The other day at the used book store, an older title by Joseph Ratzinger–not yet Benedict XVI–caught my eye: The Feast of Faith, a collection of reflections on the liturgy. I am primarily interested in political issues, but I like to read anything by Benedict. From experience, I usually expect to encounter in his writings erudition, sobriety, generosity of spirit. I am never disappointed. So even though I am not a student of liturgical matters, I thought it would be worth picking up.
From the moment I started to read it, however, I was given the additional reward of finding the future pope noting an important connection between politics and the liturgy: the quality of our worship, he suggests, contributes a great deal to the quality of our society. Here is the first paragraph of his preface:
Faced with the political and social crises of the present time and the moral challenge they offer to Christians, the problems of liturgy and prayer could easily seem to be of second importance. But the question of the moral standards and spiritual resources that we need if we are to acquit ourselves in this situation cannot be separated from the question of worship. Only if man, every man, stands before the face of God and is answerable to him, can man be secure in his dignity as a human being. Concern for the proper form of worship, therefore, is not peripheral but central to our concern for man himself.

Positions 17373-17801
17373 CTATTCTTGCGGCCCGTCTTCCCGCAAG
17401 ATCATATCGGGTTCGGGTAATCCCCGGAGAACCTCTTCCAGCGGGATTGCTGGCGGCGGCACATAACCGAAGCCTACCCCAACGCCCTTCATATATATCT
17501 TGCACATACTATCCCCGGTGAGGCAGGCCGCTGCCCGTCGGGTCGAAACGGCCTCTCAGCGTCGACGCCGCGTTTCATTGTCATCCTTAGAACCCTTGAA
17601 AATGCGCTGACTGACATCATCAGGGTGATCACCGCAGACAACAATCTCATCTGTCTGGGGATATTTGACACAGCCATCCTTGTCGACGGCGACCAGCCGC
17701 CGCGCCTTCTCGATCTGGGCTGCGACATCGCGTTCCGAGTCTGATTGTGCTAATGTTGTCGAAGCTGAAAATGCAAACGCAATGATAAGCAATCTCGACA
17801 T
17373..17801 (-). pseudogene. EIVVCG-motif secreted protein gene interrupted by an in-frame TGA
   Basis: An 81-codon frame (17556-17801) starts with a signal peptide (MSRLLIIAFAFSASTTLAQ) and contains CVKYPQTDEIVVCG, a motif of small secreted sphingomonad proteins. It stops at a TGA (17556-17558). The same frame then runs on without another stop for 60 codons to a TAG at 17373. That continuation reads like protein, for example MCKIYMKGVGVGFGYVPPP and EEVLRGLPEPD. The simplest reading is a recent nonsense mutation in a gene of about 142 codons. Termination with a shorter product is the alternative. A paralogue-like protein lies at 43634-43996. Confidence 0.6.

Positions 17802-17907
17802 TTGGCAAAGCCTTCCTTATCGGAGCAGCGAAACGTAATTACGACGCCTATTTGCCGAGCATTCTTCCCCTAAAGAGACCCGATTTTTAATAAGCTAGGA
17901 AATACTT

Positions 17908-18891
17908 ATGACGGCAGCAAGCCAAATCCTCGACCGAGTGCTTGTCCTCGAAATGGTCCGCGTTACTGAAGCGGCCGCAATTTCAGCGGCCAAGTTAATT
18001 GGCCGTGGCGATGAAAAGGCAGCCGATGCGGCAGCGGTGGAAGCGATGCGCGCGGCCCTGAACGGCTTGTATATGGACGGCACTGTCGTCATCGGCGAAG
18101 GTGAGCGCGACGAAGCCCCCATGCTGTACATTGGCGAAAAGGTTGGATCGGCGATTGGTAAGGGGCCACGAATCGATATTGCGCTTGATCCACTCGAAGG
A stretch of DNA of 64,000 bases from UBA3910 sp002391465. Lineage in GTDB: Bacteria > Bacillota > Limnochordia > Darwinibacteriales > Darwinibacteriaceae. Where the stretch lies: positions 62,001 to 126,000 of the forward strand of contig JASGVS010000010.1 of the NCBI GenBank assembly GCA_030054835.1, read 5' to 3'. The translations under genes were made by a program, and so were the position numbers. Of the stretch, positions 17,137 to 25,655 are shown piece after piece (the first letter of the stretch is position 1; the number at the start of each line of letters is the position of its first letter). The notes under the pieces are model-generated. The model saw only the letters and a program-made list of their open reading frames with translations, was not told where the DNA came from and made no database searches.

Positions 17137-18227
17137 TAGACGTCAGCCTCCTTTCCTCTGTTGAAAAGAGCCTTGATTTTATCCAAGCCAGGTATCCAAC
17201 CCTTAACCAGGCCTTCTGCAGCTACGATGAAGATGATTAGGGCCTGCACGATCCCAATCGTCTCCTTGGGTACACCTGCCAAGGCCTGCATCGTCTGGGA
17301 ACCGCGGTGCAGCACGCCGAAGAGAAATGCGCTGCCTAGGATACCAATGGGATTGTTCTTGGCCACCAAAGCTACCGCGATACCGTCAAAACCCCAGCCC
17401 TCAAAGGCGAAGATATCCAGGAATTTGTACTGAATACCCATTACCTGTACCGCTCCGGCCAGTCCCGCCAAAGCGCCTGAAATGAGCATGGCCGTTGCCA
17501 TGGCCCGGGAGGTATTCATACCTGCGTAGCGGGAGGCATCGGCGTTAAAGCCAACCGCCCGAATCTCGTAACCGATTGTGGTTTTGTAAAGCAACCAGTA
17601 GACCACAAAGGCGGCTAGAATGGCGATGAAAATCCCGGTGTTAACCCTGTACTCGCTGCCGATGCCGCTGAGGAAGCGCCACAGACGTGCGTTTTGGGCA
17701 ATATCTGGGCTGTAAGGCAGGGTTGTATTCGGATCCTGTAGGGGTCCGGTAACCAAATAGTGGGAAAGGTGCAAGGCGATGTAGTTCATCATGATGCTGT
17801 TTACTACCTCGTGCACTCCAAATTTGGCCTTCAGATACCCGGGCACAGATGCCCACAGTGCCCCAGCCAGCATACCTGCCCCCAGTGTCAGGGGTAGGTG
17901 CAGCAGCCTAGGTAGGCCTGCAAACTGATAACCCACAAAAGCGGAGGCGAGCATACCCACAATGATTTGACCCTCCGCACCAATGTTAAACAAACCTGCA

The whole quality of our civilization, he suggests, depends on the quality of our relationship with God. But the mass is, for Catholics, the highest form of worship of God. How we worship God in the mass cannot help but influence how we think about Him, our relationship to Him, and our duties to Him and our fellow creatures. This is something worth reflecting on as we embark on a new liturgical year.